The Blog

Technology

April 9, 2019

Technology is a frequent topic in many settings.

Families discuss their children’s use of technology for learning and pleasure and the overall appropriate amount of screen time. Corporations focus on technology to ensure their employees are productive through the efficiencies and advances it provides. Schools, whether elementary, secondary or collegiate, are prescriptive as to what technology is integrated into instruction and the application of skills.

When I think of technology at Rohan Woods, our strategies align with the philosophy of the school.

Faculty use technology to deliver instruction – making it come alive. For example, our social studies program has a digital component with access to video and a virtual tour of the Alamo or an interview with a Civil War historian. This same digital presence can be found within Singapore math and our online reading program which is used as a supplement to core instruction. Technology isn’t the main vehicle for teaching in these instances, but more as a means for practicing and developing fluency and automaticity.

At Rohan Woods, as students matriculate through the grade levels, they transition from iPads to Chromebooks, opening their technological worlds from apps for practice to learning how and when to use technology appropriately.  In Third through Sixth Grade, our students learn how to use the Google Suite products including Docs, Sheets and Slides which are utilized by many employees in corporate settings. The children use technology collaboratively while they research topics during Project. Our goal at the conclusion of Middle School is for our students to be prepared for a successful secondary school experience by understanding how to use iPads and Chromebooks.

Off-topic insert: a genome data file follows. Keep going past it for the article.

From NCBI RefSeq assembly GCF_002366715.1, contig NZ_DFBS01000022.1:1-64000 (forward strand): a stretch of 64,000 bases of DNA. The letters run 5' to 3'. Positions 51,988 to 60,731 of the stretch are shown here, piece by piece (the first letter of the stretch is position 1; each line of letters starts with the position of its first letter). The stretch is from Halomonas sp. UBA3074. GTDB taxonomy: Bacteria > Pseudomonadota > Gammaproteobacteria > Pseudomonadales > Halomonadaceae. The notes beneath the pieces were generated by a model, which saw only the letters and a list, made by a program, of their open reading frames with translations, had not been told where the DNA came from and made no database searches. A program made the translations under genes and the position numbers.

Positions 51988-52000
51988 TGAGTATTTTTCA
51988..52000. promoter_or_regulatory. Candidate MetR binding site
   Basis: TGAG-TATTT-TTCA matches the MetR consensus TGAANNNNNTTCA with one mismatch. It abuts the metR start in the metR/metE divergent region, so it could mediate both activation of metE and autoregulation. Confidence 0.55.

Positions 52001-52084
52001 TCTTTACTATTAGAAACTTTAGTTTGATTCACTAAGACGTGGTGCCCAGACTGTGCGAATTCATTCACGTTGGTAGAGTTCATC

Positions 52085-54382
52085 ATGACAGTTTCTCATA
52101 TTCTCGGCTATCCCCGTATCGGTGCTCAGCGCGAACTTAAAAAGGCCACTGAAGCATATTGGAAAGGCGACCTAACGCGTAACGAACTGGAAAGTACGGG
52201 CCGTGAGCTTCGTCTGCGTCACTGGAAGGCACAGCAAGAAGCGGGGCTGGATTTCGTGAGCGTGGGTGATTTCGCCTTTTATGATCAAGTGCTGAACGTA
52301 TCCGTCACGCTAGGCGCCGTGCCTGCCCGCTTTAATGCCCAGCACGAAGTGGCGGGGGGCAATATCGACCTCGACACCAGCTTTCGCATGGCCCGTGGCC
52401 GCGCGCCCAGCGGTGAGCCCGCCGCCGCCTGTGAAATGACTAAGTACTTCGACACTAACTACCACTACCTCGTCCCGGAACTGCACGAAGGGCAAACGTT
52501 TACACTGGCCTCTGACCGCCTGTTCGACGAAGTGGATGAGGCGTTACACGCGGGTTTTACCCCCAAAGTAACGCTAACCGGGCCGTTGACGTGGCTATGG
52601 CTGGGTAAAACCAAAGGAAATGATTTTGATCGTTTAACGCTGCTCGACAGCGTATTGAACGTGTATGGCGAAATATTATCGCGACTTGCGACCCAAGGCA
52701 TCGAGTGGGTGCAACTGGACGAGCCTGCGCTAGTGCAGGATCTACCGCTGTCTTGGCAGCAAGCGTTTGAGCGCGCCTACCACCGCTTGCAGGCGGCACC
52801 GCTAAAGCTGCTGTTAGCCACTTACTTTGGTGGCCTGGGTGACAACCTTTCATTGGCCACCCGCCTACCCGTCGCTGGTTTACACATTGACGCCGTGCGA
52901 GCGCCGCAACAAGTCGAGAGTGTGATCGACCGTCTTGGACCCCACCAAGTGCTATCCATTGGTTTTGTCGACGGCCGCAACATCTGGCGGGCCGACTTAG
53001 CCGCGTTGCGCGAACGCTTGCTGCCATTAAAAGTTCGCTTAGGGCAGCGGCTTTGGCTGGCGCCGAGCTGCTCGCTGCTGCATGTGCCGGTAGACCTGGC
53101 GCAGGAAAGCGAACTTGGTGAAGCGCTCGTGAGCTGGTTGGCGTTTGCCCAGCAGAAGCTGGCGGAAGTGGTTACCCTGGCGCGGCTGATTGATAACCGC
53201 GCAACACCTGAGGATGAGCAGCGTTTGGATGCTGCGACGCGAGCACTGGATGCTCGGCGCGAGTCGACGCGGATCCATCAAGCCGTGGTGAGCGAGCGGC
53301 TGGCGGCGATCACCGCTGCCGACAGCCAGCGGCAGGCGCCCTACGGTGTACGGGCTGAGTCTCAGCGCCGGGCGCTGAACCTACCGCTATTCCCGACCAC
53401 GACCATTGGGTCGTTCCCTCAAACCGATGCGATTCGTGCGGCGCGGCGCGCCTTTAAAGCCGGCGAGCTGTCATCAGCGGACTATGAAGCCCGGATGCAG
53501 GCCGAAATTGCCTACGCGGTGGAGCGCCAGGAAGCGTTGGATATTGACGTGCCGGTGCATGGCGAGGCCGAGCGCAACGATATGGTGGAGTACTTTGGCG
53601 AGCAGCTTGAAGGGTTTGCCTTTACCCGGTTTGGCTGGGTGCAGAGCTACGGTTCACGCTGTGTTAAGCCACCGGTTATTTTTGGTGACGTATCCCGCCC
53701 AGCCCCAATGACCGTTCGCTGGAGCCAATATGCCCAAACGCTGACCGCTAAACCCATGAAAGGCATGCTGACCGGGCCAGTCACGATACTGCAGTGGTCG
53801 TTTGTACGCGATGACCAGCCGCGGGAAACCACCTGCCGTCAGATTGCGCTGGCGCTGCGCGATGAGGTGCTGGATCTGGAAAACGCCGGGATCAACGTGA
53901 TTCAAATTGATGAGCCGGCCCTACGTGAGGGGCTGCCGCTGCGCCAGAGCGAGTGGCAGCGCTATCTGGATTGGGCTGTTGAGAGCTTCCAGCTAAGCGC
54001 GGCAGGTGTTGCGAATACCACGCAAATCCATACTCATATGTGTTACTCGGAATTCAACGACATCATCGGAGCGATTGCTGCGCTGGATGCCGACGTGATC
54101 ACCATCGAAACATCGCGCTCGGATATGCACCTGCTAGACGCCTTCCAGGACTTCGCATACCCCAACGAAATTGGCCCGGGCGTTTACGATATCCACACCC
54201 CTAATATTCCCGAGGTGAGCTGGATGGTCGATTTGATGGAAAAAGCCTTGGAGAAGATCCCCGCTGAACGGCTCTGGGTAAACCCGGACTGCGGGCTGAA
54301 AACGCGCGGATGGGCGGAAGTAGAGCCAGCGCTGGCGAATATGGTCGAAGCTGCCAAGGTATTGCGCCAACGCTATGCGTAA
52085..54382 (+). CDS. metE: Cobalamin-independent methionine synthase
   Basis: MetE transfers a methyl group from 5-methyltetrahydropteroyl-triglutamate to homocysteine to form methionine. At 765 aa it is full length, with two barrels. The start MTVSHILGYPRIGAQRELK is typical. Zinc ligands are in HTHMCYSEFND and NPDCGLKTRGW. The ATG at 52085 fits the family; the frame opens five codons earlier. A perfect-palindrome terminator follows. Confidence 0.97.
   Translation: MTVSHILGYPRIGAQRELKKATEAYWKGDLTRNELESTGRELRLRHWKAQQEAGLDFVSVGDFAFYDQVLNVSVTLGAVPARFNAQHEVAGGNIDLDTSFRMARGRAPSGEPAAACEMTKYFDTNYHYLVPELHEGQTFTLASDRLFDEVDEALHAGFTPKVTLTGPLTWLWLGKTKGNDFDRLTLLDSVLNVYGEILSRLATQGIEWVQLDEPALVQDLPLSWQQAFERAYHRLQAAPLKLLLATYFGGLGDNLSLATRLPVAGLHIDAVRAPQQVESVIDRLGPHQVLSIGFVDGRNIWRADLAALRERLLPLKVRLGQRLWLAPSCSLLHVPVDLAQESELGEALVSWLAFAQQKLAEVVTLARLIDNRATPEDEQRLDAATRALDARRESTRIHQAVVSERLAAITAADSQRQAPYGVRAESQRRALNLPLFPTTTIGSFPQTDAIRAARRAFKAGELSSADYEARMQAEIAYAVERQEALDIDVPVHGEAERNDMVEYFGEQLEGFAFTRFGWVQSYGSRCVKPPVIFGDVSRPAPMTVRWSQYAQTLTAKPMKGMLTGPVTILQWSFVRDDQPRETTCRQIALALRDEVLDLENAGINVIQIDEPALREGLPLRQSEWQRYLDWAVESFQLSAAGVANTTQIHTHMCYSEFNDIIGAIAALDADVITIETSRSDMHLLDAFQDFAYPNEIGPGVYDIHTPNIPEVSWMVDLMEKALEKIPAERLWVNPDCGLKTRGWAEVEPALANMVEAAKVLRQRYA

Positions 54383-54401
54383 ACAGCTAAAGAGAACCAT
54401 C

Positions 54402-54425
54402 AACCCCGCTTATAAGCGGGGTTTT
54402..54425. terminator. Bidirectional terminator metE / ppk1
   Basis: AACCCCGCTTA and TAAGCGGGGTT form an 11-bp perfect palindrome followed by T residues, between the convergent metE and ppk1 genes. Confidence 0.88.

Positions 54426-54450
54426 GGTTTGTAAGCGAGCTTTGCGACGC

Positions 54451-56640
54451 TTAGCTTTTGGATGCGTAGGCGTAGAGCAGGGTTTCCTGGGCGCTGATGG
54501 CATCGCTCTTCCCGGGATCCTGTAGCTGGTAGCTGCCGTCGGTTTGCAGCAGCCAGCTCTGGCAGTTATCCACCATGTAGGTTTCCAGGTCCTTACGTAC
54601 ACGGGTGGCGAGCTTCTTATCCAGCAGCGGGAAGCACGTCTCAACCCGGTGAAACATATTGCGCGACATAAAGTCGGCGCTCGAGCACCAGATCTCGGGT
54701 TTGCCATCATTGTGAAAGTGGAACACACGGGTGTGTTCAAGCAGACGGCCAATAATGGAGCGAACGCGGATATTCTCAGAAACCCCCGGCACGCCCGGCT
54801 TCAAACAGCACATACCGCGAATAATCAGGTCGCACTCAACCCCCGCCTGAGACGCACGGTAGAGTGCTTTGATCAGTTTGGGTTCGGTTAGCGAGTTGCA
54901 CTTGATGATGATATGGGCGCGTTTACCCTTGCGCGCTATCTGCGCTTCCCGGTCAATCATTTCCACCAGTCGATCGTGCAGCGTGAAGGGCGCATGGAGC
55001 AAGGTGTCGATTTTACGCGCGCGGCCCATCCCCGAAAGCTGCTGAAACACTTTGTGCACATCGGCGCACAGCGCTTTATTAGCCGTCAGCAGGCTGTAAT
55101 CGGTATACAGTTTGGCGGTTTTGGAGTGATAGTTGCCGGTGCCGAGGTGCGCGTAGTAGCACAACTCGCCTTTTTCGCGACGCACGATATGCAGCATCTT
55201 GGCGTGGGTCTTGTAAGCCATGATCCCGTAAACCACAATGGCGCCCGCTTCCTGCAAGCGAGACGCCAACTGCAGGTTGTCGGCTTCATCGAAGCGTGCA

You ask what is the technological philosophy of the school? Simple – It’s balance. We want our students to be able to carry on a conversation with their friends or an adult. We also want them to learn and grow to be safe and responsible users of technology throughout their lifetime. Ultimately, we want technology to complement the personalized instruction our children receive so they are prepared for the changing world ahead. Technology is an important component to instruction, but it is balanced with hands-on learning in a collaborative environment.

Sam Templin-Page
Head of School

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